9. I didn’t mind waitressing when I did it, but at this point I’d need to do it sitting down, and that’s tricky.

    In addition to several already mentioned, I would not like any assembly/piecework job, esp. where you had a quota of quantity per hour – I’ll post an example…

    Liked by 5 people

  10. One thing about working as a freelancer, which I have been for 20+ years is that you never really know when you are unemployed (as opposed to between jobs) or when you are retired, as long as you would be willing to take a job if someone asked.

    When I was young, I held a variety of jobs, as I’m sure most of you did. Probably the worst one was as a gas station attendant in the middle of winter at an all night station in the days when all stations were full service stations ( and winters were decidedly colder). The pay was low and the manager was cheating the employees. I remember one night when I got so cold pumping gas late into the night that when I finally got home I discovered I had lost five pounds shivering.

    Liked by 5 people

    1. At the other end of the spectrum, being on a road repair crew during a blazing hot summer day can’t be much fun either. The smell of that hot tar alone would do me in. Or construction work in either winter or summer, ugh.

      Liked by 4 people

    2. About your comment about not knowing whether as a freelancer you’re unemployed or retired, when I first started exchanging emails with Steve, he told me he was an unemployed writer. Considering his age (67 or 68 at the time, I think), I asked why he didn’t consider himself retired instead. It was that being a writer thing that was at work. I think he has since acquiesced to being retired, although I wouldn’t rule out that he’s secretly working on a novel.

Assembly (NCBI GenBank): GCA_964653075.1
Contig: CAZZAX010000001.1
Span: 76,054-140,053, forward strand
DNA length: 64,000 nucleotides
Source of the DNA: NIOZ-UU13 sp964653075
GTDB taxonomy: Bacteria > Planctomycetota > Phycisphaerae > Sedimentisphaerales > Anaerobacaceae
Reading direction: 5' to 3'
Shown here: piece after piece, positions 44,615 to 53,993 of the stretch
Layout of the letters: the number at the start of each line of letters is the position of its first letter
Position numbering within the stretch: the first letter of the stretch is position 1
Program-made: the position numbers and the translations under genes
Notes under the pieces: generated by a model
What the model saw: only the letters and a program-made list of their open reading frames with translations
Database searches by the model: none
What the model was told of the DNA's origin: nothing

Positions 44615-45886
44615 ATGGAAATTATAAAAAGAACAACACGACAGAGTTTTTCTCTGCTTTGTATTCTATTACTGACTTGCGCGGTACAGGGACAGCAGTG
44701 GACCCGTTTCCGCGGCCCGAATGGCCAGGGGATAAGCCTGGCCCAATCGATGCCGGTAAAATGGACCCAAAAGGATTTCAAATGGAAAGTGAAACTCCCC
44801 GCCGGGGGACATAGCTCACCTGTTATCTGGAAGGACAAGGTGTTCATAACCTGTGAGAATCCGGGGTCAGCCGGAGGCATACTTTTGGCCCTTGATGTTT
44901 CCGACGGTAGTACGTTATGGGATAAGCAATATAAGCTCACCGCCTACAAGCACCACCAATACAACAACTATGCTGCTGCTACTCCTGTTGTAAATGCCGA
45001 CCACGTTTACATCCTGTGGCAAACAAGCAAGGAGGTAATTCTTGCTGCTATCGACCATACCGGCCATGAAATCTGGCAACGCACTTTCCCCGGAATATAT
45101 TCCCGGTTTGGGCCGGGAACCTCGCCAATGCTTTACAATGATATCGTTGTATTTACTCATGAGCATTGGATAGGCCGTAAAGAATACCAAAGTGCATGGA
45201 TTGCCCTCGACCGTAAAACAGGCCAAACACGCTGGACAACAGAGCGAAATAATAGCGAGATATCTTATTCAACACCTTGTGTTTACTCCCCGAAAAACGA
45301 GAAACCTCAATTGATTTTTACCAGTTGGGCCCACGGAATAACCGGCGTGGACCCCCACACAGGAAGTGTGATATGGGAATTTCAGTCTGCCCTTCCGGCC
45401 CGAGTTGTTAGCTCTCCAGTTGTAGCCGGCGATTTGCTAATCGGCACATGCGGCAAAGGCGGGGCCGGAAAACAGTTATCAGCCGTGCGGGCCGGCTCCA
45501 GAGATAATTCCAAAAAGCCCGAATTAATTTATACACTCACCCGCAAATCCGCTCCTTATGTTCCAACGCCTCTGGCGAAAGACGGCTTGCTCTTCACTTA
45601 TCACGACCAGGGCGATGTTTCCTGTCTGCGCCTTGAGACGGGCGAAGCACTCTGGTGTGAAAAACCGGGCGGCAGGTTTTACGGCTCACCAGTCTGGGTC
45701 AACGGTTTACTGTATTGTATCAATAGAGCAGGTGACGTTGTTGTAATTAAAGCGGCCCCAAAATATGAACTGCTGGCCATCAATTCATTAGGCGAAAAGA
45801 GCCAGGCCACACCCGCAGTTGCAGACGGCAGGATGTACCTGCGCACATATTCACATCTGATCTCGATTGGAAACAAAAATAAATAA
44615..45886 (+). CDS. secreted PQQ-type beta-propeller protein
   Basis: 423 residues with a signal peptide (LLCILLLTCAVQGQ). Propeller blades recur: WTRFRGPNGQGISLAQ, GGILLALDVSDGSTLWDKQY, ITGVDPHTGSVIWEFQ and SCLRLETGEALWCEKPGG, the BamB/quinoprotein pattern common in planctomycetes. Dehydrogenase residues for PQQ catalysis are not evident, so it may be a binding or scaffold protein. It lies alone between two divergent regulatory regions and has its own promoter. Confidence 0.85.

Liked by 2 people

      1. For me, the picture changed when I could not publish the book I worked on for years, the book about my parents. That book was as good as I could make it, and there seemed little point afterwards to pretend I was “between engagements.” When you have no prospect for creating something that will sell, you are unemployed (and not by choice).

        Like

        1. Talking about being unemployed, I just received an unsolicited email from some guy in California, here’s what it said:

          “Hi Margaret,

          I came across a new job listing that I thought may interest you. The full details and application process can be found in the job listing.”

          It then goes on to list a position as a “Chef Manager (OLCC)” for a “Senior Campus” in New Hope, MN. I have no idea what OLCC stands for, the only thing I can find is Oregon Liquor Control Commission, but that makes no sense in this connection. At any rate, I don’t care what it pays, or what it entails, I’m not interested. I’m not unemployed, I’m definitely retired.

          Liked by 3 people

        2. telling the story of an intimate family interaction vs how to appreciate pheasants wolves or fly fishing is a possible distinct line to be acknowledged

          Liked by 2 people

  11. I have great respect for the cart corral people. Nothing irks me more than jobs that don’t “stay done”. I can’t help but think “I just returned all those carts!”
    Which is a slippery slope about cleaning the house, washing clothes, sweeping the stage, cutting grass, or any other number of things. Every year I plant again, but that at least stays done for a few months. Maybe that’s the deal; it has to last a little while anyway.

    But the cart people, I could never do it.

    Liked by 3 people